The autonomous farming the Iron Ox has developed might alleviate the issues and enable most companies to produce around 30 times, of what they produce today. The approach Iron Ox has designed is more sustainable because it leverages the sun, LED lighting and the hydroponic growing systems that require nearly 90 percent lesser water.
The Iron Ox team is made of experienced robot developers on a mission of redefining the agricultural industry. By automating farming processes and gathering large amounts of data around crop production, the team will improve farm production drastically and bring cleaner fresh products to the market. Founded in the year 2015, Iron Ox has raised $6 million to fund the project – $3 million from Eniac Ventures.
The Iron Ox robots
Iron Ox uses three artificial intelligence powered robots in every square-acre of greenhouse. Two robots, known as transporters, lift and ferry the trays featuring plants to the third robot – the robotic arm. The purpose of this robotic arm is to plant seeds, cycle the juvenile plants in large growing plants, image plants to check for diseases and finally harvest the crop.
Iron Ox also uses hydroponic system, known as deep-water culture, to water the plants in plastic cones. The plants seat in plastic cones, floating on a raft dipped in a water tray and their roots remain submerged in the nutrient-rich water. The trays are the foundation of Iron Ox’s indoor farms. They facilitate the movement of the plants to and from the robots arm. The robot arm collects data points from the water tray every second. The robot also monitors humidity, ambient light and the air temperature.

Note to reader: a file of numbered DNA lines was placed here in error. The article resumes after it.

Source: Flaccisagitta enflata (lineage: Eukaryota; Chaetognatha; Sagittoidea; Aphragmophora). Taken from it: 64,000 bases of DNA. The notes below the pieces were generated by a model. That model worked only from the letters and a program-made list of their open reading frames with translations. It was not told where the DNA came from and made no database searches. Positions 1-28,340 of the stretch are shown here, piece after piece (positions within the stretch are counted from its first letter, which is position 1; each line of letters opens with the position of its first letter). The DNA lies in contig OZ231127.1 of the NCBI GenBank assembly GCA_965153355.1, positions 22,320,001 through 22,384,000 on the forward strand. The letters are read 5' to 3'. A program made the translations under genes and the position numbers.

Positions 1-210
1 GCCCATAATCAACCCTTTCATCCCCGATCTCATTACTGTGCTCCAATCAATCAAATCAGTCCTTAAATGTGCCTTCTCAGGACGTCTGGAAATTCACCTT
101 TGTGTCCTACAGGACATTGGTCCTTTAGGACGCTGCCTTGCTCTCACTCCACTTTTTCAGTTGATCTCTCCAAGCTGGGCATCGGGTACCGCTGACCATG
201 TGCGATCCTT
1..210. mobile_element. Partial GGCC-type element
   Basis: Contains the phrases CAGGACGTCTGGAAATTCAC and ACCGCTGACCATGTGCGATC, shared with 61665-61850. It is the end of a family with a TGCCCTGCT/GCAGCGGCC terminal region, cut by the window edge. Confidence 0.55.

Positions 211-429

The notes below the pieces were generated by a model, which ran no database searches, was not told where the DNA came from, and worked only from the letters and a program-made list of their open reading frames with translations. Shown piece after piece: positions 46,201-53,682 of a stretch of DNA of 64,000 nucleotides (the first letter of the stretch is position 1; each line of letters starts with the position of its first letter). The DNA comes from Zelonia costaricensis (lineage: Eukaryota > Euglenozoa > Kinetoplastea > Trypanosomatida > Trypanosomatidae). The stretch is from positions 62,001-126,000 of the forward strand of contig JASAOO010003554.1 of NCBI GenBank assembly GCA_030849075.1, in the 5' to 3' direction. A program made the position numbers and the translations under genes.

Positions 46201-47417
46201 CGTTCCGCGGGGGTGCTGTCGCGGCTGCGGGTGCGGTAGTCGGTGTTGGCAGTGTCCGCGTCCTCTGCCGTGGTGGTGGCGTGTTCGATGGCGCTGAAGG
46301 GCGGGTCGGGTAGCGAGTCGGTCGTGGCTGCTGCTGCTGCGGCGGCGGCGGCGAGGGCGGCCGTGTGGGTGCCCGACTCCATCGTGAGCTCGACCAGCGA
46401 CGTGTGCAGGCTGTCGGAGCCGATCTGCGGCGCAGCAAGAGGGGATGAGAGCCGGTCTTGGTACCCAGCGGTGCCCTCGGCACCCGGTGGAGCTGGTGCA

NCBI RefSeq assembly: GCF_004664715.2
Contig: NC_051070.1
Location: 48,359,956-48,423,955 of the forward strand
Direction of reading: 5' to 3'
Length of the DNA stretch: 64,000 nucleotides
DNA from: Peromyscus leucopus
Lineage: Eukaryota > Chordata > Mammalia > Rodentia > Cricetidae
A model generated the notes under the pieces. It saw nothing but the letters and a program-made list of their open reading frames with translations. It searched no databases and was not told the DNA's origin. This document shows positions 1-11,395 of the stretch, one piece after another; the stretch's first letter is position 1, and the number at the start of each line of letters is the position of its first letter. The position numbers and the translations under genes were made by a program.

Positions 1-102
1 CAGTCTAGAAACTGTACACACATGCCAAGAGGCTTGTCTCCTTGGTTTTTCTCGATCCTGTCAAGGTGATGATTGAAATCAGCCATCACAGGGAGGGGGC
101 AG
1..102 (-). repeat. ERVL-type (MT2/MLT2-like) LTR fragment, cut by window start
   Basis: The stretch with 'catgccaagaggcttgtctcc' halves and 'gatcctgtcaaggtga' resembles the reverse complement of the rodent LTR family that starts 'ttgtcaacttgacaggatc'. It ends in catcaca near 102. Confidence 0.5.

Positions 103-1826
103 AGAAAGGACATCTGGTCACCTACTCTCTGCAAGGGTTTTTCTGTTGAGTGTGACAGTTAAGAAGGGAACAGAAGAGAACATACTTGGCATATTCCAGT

The Farming Process
The robotic arm takes the seed, which is the starting phase of every plant and injects it into the foam-like cube floating in a cone. The Iron Ox team chose the plastic cone because it effectively protects the base of the plant from the robotic arm’s grippers, and because it provides the robotic arms with a better place to grip when moving the plants.
The crops have to grow for over two weeks before the transporter moves them to the robotic arm. The robotic arm then picks them up and transports them into trays. After that, the Iron Ox teams outfit the trays with augmented reality tags. That process allows the robotic arms recognize all the trays they are working with and the best places to place the plants.
The transplanting processes must happen after every two weeks. The Iron Ox robotic arm also consists of a camera, which creates 3D model images to help the team analyse the crops for diseases and to ensure that all the crops are growing normally. Finally, the robotic arm has to uproot a plant from its plastic cone after it has grown, and place it in a container ready for the shipment.
Perfect fusion of AI in farm
We are still waiting to see the first Iron Ox’s full-functioning greenhouse. The company has a goal of making a network of robot-operated greenhouses near the key United States cities, complete with truck fleets to facilitate same-day delivery. The traditional outdoor farms are not applicable in the suburban areas but a square-acre greenhouse will easily fit in these areas, which are characterized by dense populations and inadequate cultivation space. Again, the automated farms do not require human labour. The robots will plant and harvest the crops when the time comes.